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Yet more on Dragons (long)

>Long ago when I was a medieval history/literature minor,  I read all the
>accounts of dragon-slaying and troll-slaying I could get my hands on,  and
>noticed that the wings and fire-breathing generally were later
>embellishments:  that the earliest accounts from each culture seemed to
>describe actual encounters with actual animals,  of unknown species (much as
>St. Brendan's account of his voyages makes walruses,  whales,  etc.,  into
>seemingly fictitious and highly fanciful creatures.)  I theorized then that
>the origins of the stories may have involved modern humans systematically
>exterminating a few surviving Neanderthals and perhaps some remnant dinosaur
>or pleisiosaur species.  20-25 years and a long career in ecological
>journalism later,  which has produced a much better appreciation of the
>magnitude of evolutionary change,  I'm more inclined to think these stories
>were invented to explain the discovery of dinosaur and perhaps Neanderthal
>fossils from time to time.  Does anyone have any relevant thoughts?

Of course, the concept of "dragon" is very different in different cultures
and different time periods.  East Asian lung (Chinese) or ryu (Japanese)
are very different from Greco-Roman dracones, which are in turn  very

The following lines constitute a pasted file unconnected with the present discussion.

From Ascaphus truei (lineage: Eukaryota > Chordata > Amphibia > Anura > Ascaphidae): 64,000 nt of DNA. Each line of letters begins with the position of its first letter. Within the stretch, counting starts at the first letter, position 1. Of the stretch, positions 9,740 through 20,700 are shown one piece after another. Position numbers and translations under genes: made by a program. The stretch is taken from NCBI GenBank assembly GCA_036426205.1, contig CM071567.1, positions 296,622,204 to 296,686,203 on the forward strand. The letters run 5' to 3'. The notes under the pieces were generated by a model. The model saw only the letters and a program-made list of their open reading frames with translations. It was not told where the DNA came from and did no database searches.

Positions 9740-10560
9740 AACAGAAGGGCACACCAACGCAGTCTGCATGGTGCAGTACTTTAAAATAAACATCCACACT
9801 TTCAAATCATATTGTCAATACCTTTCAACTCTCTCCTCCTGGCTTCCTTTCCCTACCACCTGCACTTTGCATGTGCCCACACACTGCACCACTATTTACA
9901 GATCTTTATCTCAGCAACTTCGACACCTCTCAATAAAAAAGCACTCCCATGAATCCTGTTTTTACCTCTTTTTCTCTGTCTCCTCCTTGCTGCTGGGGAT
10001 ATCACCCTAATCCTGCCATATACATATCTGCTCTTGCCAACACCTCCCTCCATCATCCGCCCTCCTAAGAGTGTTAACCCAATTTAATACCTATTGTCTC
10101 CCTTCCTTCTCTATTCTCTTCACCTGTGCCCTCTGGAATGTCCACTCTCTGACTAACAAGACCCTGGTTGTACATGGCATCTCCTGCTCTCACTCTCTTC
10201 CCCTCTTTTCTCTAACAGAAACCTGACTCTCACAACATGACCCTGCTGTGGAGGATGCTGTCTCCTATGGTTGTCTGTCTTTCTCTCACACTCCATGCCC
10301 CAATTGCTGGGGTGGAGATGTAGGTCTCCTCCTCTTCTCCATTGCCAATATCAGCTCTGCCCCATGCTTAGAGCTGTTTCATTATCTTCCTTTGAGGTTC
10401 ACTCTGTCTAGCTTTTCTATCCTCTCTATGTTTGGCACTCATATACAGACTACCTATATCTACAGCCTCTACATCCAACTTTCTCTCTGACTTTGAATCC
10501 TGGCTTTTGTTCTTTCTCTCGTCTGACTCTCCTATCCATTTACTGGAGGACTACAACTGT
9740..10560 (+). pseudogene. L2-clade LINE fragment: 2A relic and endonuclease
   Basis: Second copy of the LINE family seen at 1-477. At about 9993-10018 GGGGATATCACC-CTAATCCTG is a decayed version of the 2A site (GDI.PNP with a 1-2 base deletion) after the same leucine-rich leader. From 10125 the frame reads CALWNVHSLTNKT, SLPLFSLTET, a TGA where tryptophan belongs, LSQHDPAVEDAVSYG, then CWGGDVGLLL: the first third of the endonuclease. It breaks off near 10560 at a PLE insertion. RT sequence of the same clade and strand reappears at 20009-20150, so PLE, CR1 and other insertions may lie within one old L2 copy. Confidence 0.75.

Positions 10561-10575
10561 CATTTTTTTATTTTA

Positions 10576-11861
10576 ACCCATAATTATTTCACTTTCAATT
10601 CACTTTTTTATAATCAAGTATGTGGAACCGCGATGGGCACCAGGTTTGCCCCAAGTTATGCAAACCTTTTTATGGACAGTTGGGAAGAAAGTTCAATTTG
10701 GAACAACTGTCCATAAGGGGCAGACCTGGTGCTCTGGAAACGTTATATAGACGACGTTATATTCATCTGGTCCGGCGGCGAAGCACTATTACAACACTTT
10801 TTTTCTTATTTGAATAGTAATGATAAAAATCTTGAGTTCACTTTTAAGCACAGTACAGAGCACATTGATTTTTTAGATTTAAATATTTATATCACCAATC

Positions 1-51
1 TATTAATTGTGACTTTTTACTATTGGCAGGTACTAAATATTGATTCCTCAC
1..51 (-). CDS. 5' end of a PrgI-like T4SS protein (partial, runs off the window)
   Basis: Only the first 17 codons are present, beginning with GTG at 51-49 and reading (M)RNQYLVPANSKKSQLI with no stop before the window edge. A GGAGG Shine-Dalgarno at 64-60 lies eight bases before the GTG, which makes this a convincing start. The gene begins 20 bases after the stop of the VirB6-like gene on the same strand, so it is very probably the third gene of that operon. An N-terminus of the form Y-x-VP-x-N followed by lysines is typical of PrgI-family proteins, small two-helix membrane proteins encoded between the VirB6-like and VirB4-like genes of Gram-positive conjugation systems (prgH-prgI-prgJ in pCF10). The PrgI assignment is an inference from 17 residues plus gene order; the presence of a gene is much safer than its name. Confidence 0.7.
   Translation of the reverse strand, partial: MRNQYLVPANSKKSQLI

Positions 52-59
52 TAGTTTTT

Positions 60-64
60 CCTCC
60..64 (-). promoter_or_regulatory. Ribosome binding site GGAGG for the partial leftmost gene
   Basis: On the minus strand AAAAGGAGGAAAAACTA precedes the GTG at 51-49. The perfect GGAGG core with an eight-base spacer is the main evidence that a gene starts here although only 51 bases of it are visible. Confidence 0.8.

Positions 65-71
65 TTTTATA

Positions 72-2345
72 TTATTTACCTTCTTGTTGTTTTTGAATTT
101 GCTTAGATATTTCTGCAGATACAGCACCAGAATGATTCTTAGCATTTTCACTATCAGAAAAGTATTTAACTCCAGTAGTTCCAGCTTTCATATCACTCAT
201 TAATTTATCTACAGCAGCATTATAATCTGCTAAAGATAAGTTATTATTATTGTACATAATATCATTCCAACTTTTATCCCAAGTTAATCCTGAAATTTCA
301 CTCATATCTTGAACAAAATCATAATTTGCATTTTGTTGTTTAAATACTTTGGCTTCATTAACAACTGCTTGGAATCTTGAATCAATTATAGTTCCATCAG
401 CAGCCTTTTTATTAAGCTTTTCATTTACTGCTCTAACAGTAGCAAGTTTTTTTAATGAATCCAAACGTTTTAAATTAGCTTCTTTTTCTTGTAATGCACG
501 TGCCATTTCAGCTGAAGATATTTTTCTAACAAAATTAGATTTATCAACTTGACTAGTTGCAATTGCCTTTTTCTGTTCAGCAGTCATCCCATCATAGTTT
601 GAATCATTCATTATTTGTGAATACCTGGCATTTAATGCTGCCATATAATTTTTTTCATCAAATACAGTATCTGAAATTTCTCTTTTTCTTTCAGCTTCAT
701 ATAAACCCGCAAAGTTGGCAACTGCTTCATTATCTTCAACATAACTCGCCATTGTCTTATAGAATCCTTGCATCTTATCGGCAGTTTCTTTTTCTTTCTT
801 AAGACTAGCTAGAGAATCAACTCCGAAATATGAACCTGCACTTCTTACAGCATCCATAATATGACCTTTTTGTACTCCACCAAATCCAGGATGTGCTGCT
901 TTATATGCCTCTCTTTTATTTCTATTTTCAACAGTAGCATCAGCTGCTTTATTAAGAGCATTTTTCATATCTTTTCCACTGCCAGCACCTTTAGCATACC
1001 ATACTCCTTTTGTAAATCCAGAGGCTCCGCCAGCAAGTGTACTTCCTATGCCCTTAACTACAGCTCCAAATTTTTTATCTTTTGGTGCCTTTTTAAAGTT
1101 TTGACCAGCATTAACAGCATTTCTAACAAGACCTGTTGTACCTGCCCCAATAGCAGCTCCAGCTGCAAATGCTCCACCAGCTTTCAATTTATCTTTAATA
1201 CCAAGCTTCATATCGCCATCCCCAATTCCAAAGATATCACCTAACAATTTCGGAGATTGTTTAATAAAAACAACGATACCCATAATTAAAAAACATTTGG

different from northern European wurms.  Classical dragons like Pytho are
basically glorified snakes, protecting certain hallowed localities, for
example, while Asian dragons are water/cloud spirits with personalities.
The northern dragons are the greedy hoard-protectors.  The dragons of
medieval legends were (not surprisingly) amalgams of Classical and northern
dragons.   And you could add creatures like the Biblical Leviathan and
Behemoth or the Mesopotamian Tiamat or other primordial, semi-reptilian
personifications of Chaos you'd like.

None of these really have any real dinosaurian characters that aren't found
in living reptiles, except for their size.  In fact, I suspect East Asian
dragons may be mythologized alligators (the genus Alligator lives, in
reduced numbers, in China today).  I always found it strange that the
dragon is the only animal in the East Asian zodiac which is purely

However, your point about fossils being the inspiration for dragons has
some definite truth - there is a town in Poland (can't recall the name
there) where a "dragon's" skull has been on display since the Middle Ages
(it is, in fact, a rhino skull).  Also, some people have suggested that
elephant skulls (with their big central nostril opening) were the
inspiration for the Cyclopes, since elephantid skulls are known from some
of the islands of the Mediterranean.  And, of course, the thunder horse and
thunder bird legends of Native Americans, which have sometimes been
interpreted as explanations for dinosaur/giant mammal and pterosaur bones.

A final comment:  In a footnote to "On Fairy-Stories", J.R.R. Tolkien says
that, as a child, he was upset any time a natural history book called
dinosaurs and other prehistoric creatures "dragons".  I agree with him here
- dragons and dinosaurs are two very different things, and interesting for
very different reasons.

Thomas R. Holtz, Jr.                                   
Vertebrate Paleontologist in Exile                  Phone:      703-648-5280
U.S. Geological Survey                                FAX:      703-648-5420
Branch of Paleontology & Stratigraphy
MS 970 National Center
Reston, VA  22092